Unified Networks: Wireless transport has come a long way and has some unique capabilities in the delivery of services, new application drivers, as well as support of legacy networks. The backbone for public safety interconnects similar and dispersed systems and networks, and wireless transport can simultaneously support both legacy TDM networks as well as more modern IP-based applications. Unifying disparate networks into one homogeneous network that can run as one smooth entity, can save headaches and disabling downtime.
Future-Proof: One concern surrounding any technology investment is the product life cycle and the amount of time before your acquisition becomes obsolete. Wireless transport is future-proof since it is IP-based and in most cases can be upgraded or enhanced via software or minor infrastructure upgrades. And this is important when considering the next-generation applications that are being implemented across the public safety agencies. Read more about critical-mission digital transformation in this blog article.
Some typical ways a wireless system can assist in the successful delivery of content in a public safety broadband network include:
- Providing broadband connectivity to a building, campus, or emergency operations center (EOC) that may not have access to fiber. This would allow for the backhaul network to be extended where public safety has complete control of the connection.
- Offering a fail-safe solution to protect critical connections that may use terrestrial services like fiber. The redundant path created using wireless ensures a completely different path so that, in the event of a disruption, the wireless path can be used to ensure that the critical link(s) remain functional.
- Providing connectivity for a temporarily deployed asset. The temporary assets in support of a mission or incident can include search and rescue, multiple-agency responses, or natural disaster recovery response to mention a few.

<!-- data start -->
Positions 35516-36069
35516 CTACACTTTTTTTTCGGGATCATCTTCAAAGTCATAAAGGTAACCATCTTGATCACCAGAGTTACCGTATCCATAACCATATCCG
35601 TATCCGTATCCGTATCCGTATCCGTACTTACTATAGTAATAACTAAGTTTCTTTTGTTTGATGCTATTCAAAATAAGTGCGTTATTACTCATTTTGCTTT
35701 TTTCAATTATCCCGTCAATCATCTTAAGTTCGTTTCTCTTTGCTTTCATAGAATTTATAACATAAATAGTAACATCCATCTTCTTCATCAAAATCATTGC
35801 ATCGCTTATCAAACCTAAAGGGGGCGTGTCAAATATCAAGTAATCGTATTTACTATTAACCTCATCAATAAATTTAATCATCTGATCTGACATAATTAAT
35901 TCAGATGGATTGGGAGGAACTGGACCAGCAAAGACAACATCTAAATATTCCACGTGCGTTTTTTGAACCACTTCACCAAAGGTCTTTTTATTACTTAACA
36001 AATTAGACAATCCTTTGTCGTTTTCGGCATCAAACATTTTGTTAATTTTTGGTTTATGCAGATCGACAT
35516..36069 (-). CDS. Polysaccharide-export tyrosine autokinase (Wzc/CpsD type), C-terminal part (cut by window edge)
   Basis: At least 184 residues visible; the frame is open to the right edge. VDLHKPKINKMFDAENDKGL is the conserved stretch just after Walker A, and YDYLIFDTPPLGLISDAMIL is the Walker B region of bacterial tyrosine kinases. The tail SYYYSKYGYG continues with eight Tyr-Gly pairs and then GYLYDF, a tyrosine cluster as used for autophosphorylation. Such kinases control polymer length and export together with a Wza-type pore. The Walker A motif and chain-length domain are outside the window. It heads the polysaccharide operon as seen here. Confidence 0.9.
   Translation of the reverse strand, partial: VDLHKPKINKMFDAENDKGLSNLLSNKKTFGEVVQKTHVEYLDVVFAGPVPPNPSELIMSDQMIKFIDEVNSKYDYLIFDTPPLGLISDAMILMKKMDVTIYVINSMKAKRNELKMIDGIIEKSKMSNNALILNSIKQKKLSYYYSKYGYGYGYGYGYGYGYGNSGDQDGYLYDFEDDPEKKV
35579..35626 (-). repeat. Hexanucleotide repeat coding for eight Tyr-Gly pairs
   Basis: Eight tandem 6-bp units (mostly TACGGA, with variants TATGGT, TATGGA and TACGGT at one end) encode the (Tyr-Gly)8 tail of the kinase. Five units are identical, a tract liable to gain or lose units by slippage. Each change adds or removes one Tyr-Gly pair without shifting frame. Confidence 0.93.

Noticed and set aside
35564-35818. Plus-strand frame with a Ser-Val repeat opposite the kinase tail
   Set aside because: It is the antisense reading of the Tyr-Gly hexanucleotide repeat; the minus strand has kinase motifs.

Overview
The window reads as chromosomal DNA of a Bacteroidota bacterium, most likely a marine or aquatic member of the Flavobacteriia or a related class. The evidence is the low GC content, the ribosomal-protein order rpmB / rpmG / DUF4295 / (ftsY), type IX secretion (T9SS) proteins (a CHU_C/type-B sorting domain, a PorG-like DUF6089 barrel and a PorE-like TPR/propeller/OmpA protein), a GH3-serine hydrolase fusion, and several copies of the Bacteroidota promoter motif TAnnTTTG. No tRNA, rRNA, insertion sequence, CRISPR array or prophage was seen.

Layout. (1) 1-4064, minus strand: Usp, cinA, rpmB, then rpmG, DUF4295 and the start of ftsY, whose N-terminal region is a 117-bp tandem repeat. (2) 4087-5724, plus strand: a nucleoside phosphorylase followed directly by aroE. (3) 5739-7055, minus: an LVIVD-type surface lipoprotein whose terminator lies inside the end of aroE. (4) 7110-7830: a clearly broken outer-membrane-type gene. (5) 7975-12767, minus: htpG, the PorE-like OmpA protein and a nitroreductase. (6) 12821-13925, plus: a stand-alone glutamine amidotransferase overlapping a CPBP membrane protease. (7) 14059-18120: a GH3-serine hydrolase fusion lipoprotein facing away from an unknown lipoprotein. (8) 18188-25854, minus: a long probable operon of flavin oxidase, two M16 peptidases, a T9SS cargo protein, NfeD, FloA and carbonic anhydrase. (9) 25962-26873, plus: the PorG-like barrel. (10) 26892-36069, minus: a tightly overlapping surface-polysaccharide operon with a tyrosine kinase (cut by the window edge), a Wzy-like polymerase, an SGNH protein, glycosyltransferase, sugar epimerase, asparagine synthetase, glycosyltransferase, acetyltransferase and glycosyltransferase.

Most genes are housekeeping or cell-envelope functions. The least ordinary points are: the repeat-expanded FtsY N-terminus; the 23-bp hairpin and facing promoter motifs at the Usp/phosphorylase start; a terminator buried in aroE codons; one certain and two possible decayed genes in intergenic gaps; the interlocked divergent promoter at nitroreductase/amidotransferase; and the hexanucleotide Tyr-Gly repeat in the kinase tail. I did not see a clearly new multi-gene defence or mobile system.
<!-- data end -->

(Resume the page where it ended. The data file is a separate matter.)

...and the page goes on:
- Providing flexibility for various applications, such as closed caption television, CCTV or other monitoring applications. A robust, reliable wireless network can effectively transport large packets of data to allow live streaming, or applications that enable facial/tattoo recognition software. Read more about facilitating multimedia in public safety.
- Vehicular Area Network (VAN) connectivity. In-field personnel depend on robust connectivity for numerous devices, video feeds, and applications, including radio in vehicle, handheld devices, body worn cameras, license reading gear, vehicle on-board cameras, laptops, weapon sensors, vehicle diagnostics and more.
The requirements for first responders have and will continue to change dramatically, partially driven by a host of sophisticated applications that are becoming crucial to the operating procedures of any public safety entity. Wireless networks not only meet today’s data-rich demands but can also support legacy networks and function as a baseline supporting future enhancements and technology adoption based on its inherent flexibility and adaptability.
The requirements and needs of public safety organizations continue to evolve, and wireless communications will continue to play a critical role in meeting these needs. Ceragon offers a wide variety of technology solutions to help public safety organizations as they move from the “nice to have” technology perspective of the past to the “must have” reality of today.